Car manufacturer Volkswagen will stop selling cars with combustion engines in Europe by 2035. The company confirmed this on Saturday to the German newspaper Münchner Merkur.
“In Europe, we will move out of the combustion engine sector between 2033 and 2035,” Volkswagen sales board member Klaus Zellmer told the daily. “In the United States and China, we’ll do that a little later.” Zellmer reports that the switch to electric vehicles will take ‘a lot longer’ in South America and Africa, because the ‘political and infrastructural frameworks’ are still missing.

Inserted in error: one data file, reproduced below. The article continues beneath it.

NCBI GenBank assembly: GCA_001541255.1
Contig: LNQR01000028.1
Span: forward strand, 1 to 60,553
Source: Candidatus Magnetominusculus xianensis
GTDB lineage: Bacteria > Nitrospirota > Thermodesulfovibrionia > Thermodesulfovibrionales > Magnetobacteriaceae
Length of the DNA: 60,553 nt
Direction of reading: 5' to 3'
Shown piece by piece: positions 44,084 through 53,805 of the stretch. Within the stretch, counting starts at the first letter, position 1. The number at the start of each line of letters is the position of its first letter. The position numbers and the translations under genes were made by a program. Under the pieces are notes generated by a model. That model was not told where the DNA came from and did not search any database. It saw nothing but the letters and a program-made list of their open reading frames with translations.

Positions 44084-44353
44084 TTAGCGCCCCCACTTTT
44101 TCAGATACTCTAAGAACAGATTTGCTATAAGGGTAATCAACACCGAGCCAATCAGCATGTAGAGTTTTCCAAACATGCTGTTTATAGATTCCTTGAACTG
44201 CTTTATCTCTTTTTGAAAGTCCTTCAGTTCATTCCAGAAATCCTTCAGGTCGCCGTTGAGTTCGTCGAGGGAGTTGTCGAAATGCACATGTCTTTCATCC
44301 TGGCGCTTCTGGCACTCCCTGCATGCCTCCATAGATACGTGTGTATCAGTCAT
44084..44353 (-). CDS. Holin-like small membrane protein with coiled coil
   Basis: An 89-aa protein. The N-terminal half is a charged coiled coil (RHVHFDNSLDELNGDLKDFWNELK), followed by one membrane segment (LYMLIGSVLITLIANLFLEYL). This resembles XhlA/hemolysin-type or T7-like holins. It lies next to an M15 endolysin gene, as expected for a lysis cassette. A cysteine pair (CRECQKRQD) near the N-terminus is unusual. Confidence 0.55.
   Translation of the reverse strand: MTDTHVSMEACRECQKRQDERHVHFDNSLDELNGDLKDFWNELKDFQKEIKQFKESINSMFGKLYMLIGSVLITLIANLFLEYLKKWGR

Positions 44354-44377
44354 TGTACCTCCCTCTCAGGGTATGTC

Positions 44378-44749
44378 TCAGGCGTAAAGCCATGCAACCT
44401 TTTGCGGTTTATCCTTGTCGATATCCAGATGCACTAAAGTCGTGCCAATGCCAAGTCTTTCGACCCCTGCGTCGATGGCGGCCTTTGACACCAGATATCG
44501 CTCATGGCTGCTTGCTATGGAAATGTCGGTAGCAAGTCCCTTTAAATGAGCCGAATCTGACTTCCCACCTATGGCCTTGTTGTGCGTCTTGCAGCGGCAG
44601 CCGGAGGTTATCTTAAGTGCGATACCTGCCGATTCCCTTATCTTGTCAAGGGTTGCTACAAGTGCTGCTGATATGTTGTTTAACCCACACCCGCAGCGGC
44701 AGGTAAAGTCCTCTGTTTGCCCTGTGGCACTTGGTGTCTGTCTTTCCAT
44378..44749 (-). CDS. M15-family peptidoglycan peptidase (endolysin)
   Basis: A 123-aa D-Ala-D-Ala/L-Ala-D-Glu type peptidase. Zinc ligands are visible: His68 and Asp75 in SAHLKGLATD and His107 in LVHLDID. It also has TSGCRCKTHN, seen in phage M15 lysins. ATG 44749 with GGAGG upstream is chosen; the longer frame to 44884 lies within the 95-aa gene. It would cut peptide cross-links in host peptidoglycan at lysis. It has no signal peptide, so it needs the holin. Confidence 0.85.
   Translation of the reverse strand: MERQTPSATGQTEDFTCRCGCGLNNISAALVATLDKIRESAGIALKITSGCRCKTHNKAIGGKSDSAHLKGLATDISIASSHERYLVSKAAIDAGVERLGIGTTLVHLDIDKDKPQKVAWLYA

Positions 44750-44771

Zellmer also says that electric vehicles should account for 70 percent of European Volkswagen sales by 2030. By 2050, the entire Volkswagen fleet must be completely CO₂ neutral, according to the company.
Several other automakers are working to electrify their offerings. Ford will only sell electric cars in Europe by 2030. That same year, 40 percent of Ford’s global vehicle sales must be electric. Volvo says it will only sell electric cars from 2030 and Honda wants to have completely switched to EVs by 2040.
European countries are also pushing the switch to electric vehicles. For example, Norway wants only electric cars to be sold in that country by 2025. France wants the same by 2040 and the United Kingdom wants to limit the sale of cars with combustion engines by 2030.